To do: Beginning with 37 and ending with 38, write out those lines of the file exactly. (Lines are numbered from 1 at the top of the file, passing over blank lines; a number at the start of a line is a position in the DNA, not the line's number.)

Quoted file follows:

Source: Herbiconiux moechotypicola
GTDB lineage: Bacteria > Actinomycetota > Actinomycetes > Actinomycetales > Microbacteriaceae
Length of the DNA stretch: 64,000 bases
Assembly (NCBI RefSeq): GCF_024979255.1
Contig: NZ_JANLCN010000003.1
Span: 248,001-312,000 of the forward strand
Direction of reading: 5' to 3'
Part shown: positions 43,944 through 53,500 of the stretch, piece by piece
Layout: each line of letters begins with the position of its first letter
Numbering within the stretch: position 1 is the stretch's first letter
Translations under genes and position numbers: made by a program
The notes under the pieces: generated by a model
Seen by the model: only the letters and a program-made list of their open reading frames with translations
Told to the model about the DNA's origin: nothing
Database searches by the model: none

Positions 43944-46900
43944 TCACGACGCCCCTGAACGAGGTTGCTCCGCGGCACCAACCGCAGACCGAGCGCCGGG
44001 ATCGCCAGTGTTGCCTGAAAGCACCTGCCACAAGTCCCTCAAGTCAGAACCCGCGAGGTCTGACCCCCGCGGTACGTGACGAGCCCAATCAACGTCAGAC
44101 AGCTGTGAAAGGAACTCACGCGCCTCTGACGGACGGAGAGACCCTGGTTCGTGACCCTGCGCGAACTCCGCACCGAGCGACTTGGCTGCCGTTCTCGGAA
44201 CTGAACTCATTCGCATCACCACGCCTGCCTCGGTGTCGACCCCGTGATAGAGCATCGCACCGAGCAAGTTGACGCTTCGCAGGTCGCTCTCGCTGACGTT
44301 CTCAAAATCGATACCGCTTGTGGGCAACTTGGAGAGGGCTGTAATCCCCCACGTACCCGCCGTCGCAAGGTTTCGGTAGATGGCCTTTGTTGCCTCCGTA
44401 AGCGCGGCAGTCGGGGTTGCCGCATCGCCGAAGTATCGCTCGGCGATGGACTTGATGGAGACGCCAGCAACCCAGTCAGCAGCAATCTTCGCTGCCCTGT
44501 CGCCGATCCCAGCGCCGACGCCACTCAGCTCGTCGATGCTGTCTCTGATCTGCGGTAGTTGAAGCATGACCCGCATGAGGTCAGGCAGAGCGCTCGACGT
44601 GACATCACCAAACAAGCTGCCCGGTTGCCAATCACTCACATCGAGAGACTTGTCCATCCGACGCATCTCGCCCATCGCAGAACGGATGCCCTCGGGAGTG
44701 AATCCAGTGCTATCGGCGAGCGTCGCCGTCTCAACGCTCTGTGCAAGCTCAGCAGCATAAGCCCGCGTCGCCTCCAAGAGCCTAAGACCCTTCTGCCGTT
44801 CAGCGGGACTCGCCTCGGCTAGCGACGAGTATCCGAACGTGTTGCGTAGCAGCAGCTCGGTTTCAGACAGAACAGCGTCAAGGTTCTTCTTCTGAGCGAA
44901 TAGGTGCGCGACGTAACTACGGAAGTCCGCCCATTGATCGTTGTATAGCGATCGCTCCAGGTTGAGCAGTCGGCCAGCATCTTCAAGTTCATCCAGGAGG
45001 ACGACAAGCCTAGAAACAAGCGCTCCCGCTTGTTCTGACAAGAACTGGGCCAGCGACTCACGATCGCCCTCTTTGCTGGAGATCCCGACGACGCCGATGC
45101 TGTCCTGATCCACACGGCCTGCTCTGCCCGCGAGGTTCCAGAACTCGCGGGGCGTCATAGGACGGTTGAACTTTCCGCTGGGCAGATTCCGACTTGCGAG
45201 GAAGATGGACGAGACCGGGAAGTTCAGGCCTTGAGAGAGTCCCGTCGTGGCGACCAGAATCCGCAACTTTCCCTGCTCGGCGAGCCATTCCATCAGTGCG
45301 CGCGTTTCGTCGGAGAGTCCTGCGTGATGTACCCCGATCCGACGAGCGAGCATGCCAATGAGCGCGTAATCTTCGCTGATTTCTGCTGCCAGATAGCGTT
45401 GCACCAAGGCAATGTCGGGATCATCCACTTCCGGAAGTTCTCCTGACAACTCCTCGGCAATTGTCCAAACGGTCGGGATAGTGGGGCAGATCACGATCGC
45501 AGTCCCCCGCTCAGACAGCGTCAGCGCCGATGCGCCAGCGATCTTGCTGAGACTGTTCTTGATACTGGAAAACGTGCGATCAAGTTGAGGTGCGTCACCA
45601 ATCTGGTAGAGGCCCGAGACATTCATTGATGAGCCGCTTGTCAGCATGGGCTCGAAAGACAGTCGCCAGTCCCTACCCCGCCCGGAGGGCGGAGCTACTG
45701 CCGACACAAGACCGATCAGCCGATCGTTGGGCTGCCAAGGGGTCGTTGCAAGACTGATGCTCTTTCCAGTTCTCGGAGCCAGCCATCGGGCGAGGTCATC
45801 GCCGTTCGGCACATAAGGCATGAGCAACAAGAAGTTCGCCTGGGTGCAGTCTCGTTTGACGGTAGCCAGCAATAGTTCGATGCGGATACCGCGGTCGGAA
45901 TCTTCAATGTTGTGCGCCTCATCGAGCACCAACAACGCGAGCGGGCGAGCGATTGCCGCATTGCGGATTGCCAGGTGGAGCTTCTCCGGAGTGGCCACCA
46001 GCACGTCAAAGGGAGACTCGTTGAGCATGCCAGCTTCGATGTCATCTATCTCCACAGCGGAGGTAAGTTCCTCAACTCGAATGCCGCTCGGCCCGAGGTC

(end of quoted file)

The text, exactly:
45901 TCTTCAATGTTGTGCGCCTCATCGAGCACCAACAACGCGAGCGGGCGAGCGATTGCCGCATTGCGGATTGCCAGGTGGAGCTTCTCCGGAGTGGCCACCA
46001 GCACGTCAAAGGGAGACTCGTTGAGCATGCCAGCTTCGATGTCATCTATCTCCACAGCGGAGGTAAGTTCCTCAACTCGAATGCCGCTCGGCCCGAGGTC